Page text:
Friday, August 8, 2014

HowTo:: Scala Spring 4 MVC without Web.XML configuration with static resources handling

This blog post is fully focused on Scala language and how to use it for Spring 4 based application development. I'll  modify application I've used over previous blog post series ("Spring4Netty without Web.XML configuration on Java 8.."). 

  Although Spring Framework is so popular in the Java land, there is no reason why not to use Scala language for the EE application development. 
In case when the Applicaiton front-end uses popular AngularJS Framework I personally find Scala usage much "easier" (ps: still lot of work :) and comfortable to understand back-end and front-end functionality as javascript uses callbacks. 

for building new Spring4 Scala application we use following tools: 
of course Jetty server can be change to the Tomcat one.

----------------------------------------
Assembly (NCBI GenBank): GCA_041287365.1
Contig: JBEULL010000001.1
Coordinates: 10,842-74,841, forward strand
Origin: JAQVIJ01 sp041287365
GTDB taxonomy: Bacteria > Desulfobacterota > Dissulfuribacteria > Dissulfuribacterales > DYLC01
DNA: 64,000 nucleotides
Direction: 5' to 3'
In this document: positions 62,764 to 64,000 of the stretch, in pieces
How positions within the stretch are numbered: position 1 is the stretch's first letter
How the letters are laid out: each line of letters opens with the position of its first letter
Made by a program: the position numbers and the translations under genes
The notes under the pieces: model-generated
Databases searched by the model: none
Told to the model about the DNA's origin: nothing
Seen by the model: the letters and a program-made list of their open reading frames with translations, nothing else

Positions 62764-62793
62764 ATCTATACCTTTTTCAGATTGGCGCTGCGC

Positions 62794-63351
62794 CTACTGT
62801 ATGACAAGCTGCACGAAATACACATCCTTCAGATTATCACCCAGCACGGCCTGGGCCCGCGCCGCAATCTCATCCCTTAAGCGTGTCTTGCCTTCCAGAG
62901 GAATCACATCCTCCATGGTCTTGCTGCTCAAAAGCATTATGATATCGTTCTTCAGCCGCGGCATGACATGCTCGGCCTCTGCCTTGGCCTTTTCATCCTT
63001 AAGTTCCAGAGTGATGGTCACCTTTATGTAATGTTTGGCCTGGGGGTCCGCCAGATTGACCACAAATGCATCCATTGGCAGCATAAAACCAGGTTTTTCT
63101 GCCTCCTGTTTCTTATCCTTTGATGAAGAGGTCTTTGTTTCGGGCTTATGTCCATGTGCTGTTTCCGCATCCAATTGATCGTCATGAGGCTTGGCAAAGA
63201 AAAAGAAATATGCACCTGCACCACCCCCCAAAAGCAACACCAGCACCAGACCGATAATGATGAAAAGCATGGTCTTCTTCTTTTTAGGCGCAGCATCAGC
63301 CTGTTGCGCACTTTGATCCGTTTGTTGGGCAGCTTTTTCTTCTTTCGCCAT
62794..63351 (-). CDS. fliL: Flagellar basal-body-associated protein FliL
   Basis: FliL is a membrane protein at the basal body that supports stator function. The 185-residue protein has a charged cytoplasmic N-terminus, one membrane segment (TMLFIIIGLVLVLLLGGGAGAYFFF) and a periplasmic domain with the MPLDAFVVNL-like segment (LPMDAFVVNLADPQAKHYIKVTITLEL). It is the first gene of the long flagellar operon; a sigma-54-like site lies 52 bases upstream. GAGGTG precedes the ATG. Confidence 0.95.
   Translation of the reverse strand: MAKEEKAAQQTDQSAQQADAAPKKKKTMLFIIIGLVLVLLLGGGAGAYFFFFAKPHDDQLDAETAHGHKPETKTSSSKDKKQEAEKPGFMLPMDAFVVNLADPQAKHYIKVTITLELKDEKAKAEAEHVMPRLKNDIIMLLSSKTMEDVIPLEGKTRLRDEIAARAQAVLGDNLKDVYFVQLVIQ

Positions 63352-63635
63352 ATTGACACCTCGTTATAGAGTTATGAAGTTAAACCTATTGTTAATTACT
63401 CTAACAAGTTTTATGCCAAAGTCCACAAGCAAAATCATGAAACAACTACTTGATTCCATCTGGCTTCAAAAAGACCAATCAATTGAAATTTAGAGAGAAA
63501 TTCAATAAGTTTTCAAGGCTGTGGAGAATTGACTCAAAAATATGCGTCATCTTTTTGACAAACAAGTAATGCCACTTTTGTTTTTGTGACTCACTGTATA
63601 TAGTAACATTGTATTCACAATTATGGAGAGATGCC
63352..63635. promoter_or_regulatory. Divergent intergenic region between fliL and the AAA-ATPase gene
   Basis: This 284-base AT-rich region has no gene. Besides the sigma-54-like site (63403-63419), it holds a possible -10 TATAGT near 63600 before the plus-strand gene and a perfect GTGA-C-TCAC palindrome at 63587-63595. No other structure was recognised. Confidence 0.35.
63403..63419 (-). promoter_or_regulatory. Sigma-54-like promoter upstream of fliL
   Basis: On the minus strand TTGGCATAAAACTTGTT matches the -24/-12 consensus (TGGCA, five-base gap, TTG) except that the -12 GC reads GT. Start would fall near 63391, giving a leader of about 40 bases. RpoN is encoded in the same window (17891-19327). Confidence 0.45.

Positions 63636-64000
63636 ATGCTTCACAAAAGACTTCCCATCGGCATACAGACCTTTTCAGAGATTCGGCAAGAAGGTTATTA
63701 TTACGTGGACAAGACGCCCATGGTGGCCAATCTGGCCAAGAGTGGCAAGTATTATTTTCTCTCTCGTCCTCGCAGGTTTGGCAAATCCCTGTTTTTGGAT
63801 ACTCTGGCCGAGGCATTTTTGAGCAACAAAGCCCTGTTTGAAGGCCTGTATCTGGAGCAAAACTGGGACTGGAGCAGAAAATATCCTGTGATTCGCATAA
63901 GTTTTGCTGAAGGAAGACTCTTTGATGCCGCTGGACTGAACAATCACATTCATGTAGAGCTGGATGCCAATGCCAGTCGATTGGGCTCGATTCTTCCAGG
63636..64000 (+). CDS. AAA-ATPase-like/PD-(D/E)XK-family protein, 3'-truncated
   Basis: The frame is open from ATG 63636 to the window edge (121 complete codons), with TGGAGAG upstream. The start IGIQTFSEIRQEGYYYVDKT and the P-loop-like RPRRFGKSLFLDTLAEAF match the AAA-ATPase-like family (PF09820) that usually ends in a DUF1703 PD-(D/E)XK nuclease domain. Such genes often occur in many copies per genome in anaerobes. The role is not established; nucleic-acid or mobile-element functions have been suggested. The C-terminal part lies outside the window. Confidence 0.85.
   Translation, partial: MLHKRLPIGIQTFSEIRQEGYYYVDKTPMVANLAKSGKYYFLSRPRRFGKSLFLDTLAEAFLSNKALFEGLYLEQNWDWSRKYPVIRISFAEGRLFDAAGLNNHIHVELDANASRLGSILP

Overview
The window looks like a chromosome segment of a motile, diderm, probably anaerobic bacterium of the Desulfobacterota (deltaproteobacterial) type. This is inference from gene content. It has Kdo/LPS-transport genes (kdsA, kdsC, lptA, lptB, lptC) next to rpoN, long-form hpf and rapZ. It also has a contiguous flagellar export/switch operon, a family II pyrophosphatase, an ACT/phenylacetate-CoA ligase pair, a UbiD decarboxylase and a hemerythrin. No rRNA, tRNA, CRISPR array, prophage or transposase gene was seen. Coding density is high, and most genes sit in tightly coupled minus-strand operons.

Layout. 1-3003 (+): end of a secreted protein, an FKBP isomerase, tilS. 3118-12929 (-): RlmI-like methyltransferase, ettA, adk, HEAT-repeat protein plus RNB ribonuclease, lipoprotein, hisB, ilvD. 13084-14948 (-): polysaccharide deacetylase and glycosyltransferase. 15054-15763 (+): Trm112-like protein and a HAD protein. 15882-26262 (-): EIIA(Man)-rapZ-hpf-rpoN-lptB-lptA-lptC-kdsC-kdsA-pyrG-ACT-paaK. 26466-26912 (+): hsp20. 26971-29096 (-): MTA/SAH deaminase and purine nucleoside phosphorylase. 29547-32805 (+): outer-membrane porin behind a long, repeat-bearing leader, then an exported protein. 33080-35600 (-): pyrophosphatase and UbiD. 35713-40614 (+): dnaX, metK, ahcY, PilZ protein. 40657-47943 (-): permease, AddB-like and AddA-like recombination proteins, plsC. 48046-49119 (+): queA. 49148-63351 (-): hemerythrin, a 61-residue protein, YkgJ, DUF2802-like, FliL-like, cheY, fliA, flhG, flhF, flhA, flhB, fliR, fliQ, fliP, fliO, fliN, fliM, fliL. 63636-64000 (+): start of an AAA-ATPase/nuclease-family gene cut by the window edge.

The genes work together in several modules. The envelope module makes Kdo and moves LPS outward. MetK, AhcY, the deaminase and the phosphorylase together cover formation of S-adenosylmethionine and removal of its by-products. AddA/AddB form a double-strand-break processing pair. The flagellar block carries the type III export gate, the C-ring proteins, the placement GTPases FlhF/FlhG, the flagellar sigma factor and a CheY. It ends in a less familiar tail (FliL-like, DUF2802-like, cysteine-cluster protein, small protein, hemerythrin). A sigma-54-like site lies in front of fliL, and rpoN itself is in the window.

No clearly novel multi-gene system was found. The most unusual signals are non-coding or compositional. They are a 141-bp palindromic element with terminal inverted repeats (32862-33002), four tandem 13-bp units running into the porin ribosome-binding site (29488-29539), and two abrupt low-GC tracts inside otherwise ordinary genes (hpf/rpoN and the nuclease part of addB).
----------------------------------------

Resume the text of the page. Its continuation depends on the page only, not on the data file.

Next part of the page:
Whole sample application has been developed in IntelliJ IDEA 13.x IDE. 
After we have created the SBT project under IntelliJ we need to import some plugins.
Img.1.:: SBT Project Structure - plugins.sbt
  To import them we change sbt plugins setup by modifying appropriate file (Img.1.) in the following manner. 
addSbtPlugin("com.earldouglas" % "xsbt-web-plugin" % "1.0.0-M4")

addSbtPlugin("com.github.mpeltonen" % "sbt-idea" % "1.6.0")
  We have now added two plugins  xsbt-web-plugin and sbt-idea.  The xsbt-web-plugin is used for building web enterprise application. Both of them are extensions to SBT building tool.

  Next step is to add necessary libraries dependences into the build.sbt file. As we want to link also static resources, for the front-end development, the number of needed libraries will be bigger. 
  The build.sbt file will look after our modification like following example.
name := "miko-spring-scala"

version := "1.0"

scalaVersion := "2.10.3"

libraryDependencies ++= Seq(
  "org.springframework" % "spring-webmvc" % "4.0.6.RELEASE",
  "org.springframework" % "spring-context" % "4.0.6.RELEASE",